Franz Schubert’s “Winterreise” chills and warms in equal measure

The Friday night performance on January 23 of Franz Schubert’s “Winterreise” can be defined with one word, and that is immersive. Despite being sung in German—though translations were provided to help you follow along—and with only piano to accompany, as well as being a song cycle, it was not something you would or could be bored by.

This is partially due to the sheer quality of the work, Schubert being Schubert, but also because the two Lawrence professors who performed the work, Steven Paul Spears, voice, and Catherine Kautsky, piano accompaniment. They performed at a such an exceptional level, with their concentration, dedication, and interpretation of this hauntingly beautiful work.

Indeed, it is thanks to their skill that a performance and production that seems on the surface to be perplexing is as riveting as the latest Hollywood spectacle.

It’s all the more impressive considering that, when translated to English, Schubert’s “Winterreise” is not exactly a leaves-you-on-the-edge thrill ride. Indeed, its simple story—though not simplistic—the poems are written by Wilhelm Muller, and it would not be wrong to call them “autobiographical.” Having recently been rejected by his true love in favor of a much wealthier suitor, he goes wandering off into the snow, where he gets lost, runs into a variety of phenomena that evoke his past, present, and future, and falls asleep from exhaustion.

Somehow not dying of hypothermia, he goes into town, gets everyone depressed from his desire to die, and ends up sharing a connection with a hurdy-gurdy player. The end. Not the most thrilling material, but Spears and Kautsky have more than enough to work with. Spears’ tenor is soft, but not weak, and he cut through the thicket of Muller’s dense German like a laser beam, taking a language that most people reduce to caricature and making it sound almost like bird song in its beauty. He stood like a sentinel on the stage, rarely moving, never shifting his feet and only occasionally gesturing, but it was as if we were being hypnotized, watching him call out words of such pure despair.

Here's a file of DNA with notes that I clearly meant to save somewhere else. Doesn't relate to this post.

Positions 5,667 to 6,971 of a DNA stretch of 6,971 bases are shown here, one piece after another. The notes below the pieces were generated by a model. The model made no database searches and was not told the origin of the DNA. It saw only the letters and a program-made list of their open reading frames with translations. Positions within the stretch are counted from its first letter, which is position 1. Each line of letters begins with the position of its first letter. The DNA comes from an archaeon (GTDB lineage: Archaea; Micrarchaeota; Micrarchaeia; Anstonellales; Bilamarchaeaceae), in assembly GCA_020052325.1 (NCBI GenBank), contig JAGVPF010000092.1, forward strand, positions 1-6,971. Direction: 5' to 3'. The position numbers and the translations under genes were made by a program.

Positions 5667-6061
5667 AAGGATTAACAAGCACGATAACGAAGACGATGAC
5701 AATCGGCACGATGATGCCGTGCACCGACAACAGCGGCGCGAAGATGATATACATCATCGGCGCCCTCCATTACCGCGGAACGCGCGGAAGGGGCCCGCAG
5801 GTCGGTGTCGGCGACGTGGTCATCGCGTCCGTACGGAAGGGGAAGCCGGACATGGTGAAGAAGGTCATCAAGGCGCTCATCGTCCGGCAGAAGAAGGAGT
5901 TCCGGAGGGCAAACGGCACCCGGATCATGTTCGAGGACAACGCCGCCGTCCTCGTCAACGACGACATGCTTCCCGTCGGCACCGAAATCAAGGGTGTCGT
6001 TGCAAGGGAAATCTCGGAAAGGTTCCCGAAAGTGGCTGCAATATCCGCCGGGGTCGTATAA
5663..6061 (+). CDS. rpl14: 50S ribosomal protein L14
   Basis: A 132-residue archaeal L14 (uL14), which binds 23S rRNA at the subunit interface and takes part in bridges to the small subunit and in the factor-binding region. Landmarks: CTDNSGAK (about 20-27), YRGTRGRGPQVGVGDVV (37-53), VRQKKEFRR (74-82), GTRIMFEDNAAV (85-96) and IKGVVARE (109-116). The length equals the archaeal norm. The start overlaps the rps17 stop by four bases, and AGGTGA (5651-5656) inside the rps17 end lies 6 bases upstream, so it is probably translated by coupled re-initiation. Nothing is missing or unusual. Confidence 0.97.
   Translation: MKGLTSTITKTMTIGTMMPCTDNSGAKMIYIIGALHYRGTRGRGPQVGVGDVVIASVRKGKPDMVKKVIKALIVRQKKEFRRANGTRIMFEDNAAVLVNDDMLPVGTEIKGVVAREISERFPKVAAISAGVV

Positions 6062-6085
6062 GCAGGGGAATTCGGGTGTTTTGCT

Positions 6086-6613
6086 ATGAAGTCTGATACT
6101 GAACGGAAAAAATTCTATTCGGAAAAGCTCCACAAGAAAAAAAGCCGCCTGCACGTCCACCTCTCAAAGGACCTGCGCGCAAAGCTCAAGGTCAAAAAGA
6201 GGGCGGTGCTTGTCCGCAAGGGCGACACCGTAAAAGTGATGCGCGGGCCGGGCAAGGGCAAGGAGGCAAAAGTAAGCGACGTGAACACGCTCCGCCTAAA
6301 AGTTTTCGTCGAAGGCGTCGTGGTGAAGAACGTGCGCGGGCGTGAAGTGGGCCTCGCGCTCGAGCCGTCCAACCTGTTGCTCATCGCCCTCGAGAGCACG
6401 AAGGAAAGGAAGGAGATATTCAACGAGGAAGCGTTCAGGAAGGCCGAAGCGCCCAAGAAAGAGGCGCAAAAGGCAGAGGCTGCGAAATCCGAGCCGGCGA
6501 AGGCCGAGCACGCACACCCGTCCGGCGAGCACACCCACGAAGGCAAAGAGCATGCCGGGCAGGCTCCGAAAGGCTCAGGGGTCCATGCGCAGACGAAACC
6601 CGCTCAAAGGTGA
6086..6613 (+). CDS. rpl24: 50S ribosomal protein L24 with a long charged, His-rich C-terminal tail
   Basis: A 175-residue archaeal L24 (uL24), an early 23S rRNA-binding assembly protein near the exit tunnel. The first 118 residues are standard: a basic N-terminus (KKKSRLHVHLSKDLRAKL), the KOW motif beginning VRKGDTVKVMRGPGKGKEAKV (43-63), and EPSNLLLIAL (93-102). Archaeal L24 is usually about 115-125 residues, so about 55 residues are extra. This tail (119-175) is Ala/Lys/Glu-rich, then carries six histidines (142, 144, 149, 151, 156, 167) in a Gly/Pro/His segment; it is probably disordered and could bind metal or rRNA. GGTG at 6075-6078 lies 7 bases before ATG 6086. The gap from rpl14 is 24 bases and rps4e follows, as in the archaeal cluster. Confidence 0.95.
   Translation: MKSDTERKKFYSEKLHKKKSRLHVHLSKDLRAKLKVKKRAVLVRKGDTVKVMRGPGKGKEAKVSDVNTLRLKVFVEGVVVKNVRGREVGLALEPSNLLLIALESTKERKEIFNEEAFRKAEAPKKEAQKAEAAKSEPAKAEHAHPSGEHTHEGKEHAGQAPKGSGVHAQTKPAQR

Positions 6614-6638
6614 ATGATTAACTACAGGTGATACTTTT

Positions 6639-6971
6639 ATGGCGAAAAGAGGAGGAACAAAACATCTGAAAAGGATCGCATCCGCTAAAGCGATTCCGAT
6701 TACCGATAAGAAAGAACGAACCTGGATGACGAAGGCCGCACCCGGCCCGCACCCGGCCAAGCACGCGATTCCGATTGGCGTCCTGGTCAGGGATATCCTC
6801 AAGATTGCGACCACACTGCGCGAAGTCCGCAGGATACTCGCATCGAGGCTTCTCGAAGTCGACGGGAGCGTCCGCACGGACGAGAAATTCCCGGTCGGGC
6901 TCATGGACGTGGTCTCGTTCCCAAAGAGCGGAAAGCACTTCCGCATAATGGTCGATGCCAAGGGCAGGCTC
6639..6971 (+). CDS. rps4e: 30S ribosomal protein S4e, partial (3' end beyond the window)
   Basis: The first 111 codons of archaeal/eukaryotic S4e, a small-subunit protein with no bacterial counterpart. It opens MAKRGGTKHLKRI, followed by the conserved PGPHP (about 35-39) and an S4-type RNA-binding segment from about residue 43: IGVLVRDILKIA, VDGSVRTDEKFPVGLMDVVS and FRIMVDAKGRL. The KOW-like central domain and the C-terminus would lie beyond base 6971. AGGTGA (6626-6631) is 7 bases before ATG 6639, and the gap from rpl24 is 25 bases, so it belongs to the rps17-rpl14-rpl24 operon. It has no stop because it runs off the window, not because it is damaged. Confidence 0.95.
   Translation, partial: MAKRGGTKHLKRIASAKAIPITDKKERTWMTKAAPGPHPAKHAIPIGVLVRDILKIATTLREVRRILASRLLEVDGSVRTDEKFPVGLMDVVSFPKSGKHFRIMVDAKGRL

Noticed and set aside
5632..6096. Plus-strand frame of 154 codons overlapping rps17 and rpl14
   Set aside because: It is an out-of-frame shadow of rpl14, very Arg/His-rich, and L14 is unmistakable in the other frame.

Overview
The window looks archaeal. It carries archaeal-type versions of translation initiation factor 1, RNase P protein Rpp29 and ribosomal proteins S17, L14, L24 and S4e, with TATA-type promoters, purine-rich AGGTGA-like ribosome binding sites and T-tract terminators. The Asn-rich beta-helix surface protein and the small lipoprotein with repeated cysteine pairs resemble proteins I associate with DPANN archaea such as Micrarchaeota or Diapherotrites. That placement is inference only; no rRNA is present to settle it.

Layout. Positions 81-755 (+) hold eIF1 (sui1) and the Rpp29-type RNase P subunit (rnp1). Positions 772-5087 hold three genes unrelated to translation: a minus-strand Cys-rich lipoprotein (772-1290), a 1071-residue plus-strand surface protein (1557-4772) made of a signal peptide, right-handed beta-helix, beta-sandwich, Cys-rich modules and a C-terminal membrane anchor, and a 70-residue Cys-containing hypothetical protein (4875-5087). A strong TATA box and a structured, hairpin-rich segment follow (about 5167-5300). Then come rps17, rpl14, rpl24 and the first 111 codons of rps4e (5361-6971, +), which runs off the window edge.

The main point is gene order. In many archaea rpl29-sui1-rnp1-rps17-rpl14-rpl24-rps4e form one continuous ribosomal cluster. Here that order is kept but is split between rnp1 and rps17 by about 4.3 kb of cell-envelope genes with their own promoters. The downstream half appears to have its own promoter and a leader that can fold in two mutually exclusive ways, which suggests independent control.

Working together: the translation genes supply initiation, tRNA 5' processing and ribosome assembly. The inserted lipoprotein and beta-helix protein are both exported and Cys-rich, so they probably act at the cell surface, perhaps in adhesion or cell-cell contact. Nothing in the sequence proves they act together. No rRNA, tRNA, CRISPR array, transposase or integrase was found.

The work’s high level would not have been possible without Kautsky’s piano playing. Though her piano part is literally accompaniment, the word is unfair to how essential she is to making it such an immersive experience. The best word would be “partner,” as she, with a feather like touch, took Schubert’s notes and played them like a video game, with perfect control and judgment, never being ignored or overwhelming the voice but rather intertwining with it, creating something greater than the sum of its parts.

The Steinway that stood on the chapel stage seemed to be as cold as the music she played, and I could swear I could see frost forming at the edges during the most intense parts of the performance.

So what was the result, that Friday Jan. 23? Nothing less than an exploration into winter itself, be it the physical or the internal. But it wasn’t as depressing as I made it sound. There was hope inside even the most frigid sections, and the story does end with the hope of a new, although altogether different, human connection. And I found every part of it fantastic.

It was a recital, yes, but it seemed to almost transcend that. It was like theatre, a monologue made of icy words and icier music. I could feel myself shiver as I walked away from the stage after the final applause, confident I had seen something to take my breath away. When I stepped outdoors it was warmer than the place I had left.